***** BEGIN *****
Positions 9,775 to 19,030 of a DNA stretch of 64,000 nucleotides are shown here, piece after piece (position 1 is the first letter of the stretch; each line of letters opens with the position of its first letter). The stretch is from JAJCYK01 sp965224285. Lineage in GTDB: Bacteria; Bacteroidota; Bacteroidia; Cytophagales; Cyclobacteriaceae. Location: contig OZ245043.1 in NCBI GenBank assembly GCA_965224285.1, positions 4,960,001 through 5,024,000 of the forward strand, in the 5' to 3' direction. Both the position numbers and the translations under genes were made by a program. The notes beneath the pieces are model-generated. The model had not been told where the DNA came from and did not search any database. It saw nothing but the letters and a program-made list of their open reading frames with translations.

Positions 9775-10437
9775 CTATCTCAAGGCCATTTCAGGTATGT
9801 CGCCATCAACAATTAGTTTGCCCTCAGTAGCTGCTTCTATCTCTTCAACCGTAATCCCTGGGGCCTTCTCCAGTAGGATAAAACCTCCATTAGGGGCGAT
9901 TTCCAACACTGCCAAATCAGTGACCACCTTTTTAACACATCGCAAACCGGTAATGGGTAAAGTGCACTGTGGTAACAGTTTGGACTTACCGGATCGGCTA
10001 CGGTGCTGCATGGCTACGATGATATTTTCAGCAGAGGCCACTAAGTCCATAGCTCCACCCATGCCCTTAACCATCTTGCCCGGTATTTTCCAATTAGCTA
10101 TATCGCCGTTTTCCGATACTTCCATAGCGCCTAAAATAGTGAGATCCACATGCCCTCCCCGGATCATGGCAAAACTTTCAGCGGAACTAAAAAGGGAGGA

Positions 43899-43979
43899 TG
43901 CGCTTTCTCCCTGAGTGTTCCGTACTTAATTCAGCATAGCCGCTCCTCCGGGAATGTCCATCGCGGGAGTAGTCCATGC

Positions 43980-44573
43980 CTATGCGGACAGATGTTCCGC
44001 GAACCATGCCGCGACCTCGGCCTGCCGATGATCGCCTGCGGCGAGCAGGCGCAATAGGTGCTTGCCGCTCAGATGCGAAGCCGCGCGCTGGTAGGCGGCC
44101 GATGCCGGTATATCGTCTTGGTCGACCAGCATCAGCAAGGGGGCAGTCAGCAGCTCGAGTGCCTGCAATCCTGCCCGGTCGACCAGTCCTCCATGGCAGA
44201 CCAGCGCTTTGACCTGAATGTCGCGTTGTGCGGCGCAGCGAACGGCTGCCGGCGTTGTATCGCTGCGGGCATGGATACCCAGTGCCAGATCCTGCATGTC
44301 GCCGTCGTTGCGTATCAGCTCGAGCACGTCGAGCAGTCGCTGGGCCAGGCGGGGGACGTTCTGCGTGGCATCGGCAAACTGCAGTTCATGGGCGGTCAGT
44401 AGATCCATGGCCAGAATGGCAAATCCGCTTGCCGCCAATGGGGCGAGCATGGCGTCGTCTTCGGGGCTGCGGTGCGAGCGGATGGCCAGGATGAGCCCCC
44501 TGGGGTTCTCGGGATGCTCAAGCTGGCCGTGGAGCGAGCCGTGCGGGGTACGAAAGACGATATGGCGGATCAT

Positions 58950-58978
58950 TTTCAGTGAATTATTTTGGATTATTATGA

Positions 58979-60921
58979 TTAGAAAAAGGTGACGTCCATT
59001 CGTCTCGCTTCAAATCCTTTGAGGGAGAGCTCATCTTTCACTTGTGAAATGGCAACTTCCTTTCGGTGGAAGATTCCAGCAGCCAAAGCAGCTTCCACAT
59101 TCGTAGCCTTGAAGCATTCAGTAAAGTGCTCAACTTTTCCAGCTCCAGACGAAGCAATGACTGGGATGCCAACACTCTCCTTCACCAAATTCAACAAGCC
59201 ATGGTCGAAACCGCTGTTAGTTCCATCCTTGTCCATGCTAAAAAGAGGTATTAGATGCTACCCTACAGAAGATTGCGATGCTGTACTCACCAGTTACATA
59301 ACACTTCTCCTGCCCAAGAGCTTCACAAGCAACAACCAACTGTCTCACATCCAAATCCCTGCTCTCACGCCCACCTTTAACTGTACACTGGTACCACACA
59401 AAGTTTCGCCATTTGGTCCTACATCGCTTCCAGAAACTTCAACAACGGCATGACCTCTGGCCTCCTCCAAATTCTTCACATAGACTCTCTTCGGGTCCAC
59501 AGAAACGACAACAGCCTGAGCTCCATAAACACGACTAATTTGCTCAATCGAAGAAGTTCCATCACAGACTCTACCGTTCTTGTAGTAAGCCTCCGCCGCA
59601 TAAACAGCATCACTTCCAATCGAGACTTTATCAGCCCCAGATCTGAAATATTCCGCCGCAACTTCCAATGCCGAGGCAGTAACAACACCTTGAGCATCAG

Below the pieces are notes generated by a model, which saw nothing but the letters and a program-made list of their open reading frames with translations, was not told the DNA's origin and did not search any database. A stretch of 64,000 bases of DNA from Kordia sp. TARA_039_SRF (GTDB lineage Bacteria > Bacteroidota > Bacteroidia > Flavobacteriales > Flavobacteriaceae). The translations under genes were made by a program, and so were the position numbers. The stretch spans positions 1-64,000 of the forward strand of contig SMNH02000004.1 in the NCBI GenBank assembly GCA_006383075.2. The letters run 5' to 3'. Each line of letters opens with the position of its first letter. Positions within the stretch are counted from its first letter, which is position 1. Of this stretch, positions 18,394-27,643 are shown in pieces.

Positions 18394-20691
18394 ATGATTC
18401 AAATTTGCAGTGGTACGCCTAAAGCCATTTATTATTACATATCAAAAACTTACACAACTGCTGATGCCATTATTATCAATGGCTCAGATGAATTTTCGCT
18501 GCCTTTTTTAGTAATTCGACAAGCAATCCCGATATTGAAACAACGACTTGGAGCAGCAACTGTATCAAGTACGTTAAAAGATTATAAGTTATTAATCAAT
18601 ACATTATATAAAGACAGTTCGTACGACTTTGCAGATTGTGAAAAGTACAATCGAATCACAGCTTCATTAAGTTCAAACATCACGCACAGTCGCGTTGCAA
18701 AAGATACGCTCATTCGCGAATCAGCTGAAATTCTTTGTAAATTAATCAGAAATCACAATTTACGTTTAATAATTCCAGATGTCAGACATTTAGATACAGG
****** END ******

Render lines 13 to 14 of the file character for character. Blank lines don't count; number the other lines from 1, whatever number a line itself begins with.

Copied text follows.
44001 GAACCATGCCGCGACCTCGGCCTGCCGATGATCGCCTGCGGCGAGCAGGCGCAATAGGTGCTTGCCGCTCAGATGCGAAGCCGCGCGCTGGTAGGCGGCC
44101 GATGCCGGTATATCGTCTTGGTCGACCAGCATCAGCAAGGGGGCAGTCAGCAGCTCGAGTGCCTGCAATCCTGCCCGGTCGACCAGTCCTCCATGGCAGA